Ground Mesh Networks and DLT Architecture
The choice of the right technology for an ESG platform is critical for success. Already the energy market and carbon credit trading market are building on blockchain platforms such as Solana, Ethereum, etc. Blockchain is a member of the Distributed Ledger Technology (DLT) family, along with Hashtag, Holochain, DAG (Directed Acrylic Graph), etc. DLT products are often referred to as blockchain but there is a very big difference when it comes to consensus mechanisms and hosting methods. The product with the most potential is Holochain and that is what CET is evaluating to convert their low code customisable ESG platform to. Red Grid, an energy technology company has developed their product on the platform and, if successful, others will no doubt follow.
The fundamental difference between existing HR applications and CET’s decentralised strategy is the architecture: Holochain applications can be deployed at the node level bringing component-based assembly and microservices design into play. Monolithic HR systems simply cannot be deployed in a distributed architecture with such granularity. Products like Workday, SAP, etc, were designed to run as SaaS solutions in data centres. With Web3, IoT and orbital edge computing, and HR components being deployed closest to the point of data collection, a new enterprise application architecture is emerging and now is a good time to make the transition to DLT style computing.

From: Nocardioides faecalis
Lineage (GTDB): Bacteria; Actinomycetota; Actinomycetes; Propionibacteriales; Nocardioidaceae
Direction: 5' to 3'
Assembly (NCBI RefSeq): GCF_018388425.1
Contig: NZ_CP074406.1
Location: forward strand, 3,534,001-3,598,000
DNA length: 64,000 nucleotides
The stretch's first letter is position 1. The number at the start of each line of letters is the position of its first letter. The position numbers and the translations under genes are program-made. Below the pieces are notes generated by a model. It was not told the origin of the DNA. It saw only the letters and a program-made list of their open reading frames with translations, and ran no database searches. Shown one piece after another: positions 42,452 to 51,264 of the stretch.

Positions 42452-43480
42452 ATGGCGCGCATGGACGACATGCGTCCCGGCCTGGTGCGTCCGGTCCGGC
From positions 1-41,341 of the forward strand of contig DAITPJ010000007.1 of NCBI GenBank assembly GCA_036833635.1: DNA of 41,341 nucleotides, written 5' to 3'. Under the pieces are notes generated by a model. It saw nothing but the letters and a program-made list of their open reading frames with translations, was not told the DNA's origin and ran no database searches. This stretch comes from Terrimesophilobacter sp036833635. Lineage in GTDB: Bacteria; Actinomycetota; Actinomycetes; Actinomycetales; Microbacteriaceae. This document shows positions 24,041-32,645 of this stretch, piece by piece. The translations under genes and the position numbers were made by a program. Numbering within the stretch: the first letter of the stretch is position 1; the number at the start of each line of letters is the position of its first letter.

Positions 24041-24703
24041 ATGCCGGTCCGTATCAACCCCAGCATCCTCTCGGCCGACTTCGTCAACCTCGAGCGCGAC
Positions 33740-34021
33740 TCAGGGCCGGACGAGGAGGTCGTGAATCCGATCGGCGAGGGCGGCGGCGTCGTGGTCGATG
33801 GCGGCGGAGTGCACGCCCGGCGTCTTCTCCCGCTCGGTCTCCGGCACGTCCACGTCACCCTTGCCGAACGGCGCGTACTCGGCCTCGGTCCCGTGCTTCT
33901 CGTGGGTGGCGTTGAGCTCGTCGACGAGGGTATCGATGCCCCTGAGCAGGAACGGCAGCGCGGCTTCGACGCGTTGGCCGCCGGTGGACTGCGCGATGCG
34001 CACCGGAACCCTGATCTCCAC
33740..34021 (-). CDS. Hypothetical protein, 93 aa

In the new architecture employee owned data will be the cornerstone and data relating to a person will allow decisions to be made by a person regarding access to their data and application integration. The record is portable and remains with the employee whenever they move to another employer. In that way access to data needed for electricity usage forecasting and short-term load planning can be given to a new employer or microgrid management team.
Holochain is an open framework that allows interoperability with the microgrid management and satellite tracking type applications that will emerge over the next twelve months. The open design will revolve around plug in applications that support the ground based mesh network structure. A space-based mesh network of satellites sending data from space require a similar mesh network of ground stations on earth to receive data and ensure a “line of sight” at all times. The main purpose for any ESG platforms in a Space Based Solar Power environment is to enable global coverage for satellites and support the modern internet backbone, such as proposed by Kepler Communications.
The Australian Proof of Concept for ground mesh network based on a ESG platform, if successful, will become a model for other countries to follow.
Earlier related articles from the author (firstname.lastname@example.org)
Shared Solar and Gravity Power Research and Articles
Optical rectenna (Wikipedia)